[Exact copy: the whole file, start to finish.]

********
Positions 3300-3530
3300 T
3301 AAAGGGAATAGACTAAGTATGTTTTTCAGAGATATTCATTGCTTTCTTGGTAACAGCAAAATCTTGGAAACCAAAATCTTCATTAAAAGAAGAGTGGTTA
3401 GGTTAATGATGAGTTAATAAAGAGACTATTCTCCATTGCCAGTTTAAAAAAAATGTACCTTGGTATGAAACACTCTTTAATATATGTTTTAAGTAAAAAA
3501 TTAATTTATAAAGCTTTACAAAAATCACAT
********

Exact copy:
Positions 3300-3530
3300 T
3301 AAAGGGAATAGACTAAGTATGTTTTTCAGAGATATTCATTGCTTTCTTGGTAACAGCAAAATCTTGGAAACCAAAATCTTCATTAAAAGAAGAGTGGTTA
3401 GGTTAATGATGAGTTAATAAAGAGACTATTCTCCATTGCCAGTTTAAAAAAAATGTACCTTGGTATGAAACACTCTTTAATATATGTTTTAAGTAAAAAA
3501 TTAATTTATAAAGCTTTACAAAAATCACAT